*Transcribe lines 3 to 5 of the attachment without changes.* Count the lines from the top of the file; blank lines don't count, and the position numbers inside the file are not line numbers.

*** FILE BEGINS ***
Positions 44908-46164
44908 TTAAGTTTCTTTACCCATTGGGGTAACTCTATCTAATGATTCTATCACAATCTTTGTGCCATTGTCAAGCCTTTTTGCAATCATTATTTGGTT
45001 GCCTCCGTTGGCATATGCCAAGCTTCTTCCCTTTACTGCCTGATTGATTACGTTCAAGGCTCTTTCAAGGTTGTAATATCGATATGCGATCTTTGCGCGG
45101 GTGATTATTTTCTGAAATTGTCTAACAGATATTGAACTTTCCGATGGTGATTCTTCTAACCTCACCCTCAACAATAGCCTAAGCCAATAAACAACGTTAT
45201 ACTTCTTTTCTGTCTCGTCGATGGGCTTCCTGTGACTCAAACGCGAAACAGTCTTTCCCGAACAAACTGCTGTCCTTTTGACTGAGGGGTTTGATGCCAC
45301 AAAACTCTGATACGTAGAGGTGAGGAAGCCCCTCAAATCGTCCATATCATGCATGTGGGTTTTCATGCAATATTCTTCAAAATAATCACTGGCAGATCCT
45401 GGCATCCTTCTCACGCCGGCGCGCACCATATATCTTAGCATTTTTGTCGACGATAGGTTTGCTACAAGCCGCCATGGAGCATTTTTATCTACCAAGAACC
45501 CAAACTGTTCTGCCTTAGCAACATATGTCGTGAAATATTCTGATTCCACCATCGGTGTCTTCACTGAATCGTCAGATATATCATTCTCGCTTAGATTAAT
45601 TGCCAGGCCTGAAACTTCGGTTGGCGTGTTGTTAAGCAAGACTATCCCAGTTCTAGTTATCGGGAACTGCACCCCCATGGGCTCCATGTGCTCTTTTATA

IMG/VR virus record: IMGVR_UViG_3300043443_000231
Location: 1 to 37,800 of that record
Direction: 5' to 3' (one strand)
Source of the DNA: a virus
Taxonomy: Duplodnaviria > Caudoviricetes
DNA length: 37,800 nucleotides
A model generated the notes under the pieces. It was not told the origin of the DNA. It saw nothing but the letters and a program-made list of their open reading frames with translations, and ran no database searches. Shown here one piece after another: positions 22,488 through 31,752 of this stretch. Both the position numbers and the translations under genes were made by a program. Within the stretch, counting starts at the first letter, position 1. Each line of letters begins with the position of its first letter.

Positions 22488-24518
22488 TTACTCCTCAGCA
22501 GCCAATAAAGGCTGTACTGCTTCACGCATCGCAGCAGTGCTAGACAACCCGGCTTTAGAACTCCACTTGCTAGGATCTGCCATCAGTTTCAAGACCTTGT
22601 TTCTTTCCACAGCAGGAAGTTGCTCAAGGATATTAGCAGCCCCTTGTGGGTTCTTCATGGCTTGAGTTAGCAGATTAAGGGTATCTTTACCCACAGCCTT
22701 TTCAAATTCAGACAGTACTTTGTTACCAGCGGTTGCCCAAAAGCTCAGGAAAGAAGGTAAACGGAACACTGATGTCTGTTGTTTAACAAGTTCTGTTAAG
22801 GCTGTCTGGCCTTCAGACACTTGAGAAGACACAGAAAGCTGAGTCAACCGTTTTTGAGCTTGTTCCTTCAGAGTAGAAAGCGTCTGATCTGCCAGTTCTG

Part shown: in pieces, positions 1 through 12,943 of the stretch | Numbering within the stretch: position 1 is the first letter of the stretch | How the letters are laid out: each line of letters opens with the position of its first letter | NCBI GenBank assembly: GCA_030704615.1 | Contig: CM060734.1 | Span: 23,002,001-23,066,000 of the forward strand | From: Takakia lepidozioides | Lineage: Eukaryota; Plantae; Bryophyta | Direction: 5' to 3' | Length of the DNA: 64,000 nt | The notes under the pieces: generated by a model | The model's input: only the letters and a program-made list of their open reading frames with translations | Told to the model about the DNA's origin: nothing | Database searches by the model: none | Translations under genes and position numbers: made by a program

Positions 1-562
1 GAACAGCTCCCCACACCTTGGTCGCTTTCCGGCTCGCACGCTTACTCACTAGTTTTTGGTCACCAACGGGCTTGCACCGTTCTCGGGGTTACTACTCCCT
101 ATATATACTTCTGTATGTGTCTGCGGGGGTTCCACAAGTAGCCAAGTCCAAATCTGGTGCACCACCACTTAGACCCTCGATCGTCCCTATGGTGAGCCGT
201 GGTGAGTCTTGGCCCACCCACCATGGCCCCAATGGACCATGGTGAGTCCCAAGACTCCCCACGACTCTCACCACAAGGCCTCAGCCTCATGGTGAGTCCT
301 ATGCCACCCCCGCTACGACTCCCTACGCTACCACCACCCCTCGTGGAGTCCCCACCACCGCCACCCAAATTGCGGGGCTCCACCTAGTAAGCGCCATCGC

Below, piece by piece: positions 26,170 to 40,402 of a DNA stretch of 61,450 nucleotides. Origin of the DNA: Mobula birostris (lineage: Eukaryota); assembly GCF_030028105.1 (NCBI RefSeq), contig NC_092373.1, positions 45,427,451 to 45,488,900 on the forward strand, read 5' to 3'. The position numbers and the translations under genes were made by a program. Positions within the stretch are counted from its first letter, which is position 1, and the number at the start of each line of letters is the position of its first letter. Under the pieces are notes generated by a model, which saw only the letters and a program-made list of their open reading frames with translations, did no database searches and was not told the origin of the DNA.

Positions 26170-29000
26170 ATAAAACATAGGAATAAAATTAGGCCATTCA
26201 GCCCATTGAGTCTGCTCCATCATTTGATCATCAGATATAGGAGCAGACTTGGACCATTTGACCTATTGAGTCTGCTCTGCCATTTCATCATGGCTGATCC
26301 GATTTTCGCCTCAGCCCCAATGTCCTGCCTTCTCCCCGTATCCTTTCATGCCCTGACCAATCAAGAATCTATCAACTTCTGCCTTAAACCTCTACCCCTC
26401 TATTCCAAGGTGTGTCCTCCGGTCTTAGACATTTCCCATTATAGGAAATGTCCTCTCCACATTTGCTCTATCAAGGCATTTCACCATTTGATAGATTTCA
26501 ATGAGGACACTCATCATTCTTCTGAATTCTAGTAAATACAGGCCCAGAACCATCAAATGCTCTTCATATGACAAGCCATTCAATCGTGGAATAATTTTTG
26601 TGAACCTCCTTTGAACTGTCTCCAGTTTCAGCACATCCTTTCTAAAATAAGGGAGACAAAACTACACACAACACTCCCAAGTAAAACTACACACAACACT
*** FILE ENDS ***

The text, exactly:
45001 GCCTCCGTTGGCATATGCCAAGCTTCTTCCCTTTACTGCCTGATTGATTACGTTCAAGGCTCTTTCAAGGTTGTAATATCGATATGCGATCTTTGCGCGG
45101 GTGATTATTTTCTGAAATTGTCTAACAGATATTGAACTTTCCGATGGTGATTCTTCTAACCTCACCCTCAACAATAGCCTAAGCCAATAAACAACGTTAT
45201 ACTTCTTTTCTGTCTCGTCGATGGGCTTCCTGTGACTCAAACGCGAAACAGTCTTTCCCGAACAAACTGCTGTCCTTTTGACTGAGGGGTTTGATGCCAC